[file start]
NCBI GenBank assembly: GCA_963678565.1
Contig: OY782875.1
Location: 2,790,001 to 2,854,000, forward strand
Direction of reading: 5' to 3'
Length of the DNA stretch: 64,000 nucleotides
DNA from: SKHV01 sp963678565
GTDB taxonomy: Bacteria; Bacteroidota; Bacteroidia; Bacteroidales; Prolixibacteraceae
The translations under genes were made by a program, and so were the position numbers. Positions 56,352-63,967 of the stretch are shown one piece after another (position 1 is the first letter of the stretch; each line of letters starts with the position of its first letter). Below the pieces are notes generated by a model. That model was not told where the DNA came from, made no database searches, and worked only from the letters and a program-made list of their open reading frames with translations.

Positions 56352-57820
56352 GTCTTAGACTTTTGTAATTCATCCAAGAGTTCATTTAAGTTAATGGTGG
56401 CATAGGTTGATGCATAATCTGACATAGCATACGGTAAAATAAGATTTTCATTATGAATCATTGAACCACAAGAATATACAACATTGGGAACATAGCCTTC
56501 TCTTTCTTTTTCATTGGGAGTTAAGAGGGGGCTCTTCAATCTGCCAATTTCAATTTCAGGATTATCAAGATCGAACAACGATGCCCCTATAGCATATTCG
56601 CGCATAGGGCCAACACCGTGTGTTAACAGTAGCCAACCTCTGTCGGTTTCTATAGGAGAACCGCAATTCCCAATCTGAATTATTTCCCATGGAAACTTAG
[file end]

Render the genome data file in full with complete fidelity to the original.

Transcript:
NCBI GenBank assembly: GCA_963678565.1
Contig: OY782875.1
Location: 2,790,001 to 2,854,000, forward strand
Direction of reading: 5' to 3'
Length of the DNA stretch: 64,000 nucleotides
DNA from: SKHV01 sp963678565
GTDB taxonomy: Bacteria; Bacteroidota; Bacteroidia; Bacteroidales; Prolixibacteraceae
The translations under genes were made by a program, and so were the position numbers. Positions 56,352-63,967 of the stretch are shown one piece after another (position 1 is the first letter of the stretch; each line of letters starts with the position of its first letter). Below the pieces are notes generated by a model. That model was not told where the DNA came from, made no database searches, and worked only from the letters and a program-made list of their open reading frames with translations.

Positions 56352-57820
56352 GTCTTAGACTTTTGTAATTCATCCAAGAGTTCATTTAAGTTAATGGTGG
56401 CATAGGTTGATGCATAATCTGACATAGCATACGGTAAAATAAGATTTTCATTATGAATCATTGAACCACAAGAATATACAACATTGGGAACATAGCCTTC
56501 TCTTTCTTTTTCATTGGGAGTTAAGAGGGGGCTCTTCAATCTGCCAATTTCAATTTCAGGATTATCAAGATCGAACAACGATGCCCCTATAGCATATTCG
56601 CGCATAGGGCCAACACCGTGTGTTAACAGTAGCCAACCTCTGTCGGTTTCTATAGGAGAACCGCAATTCCCAATCTGAATTATTTCCCATGGAAACTTAG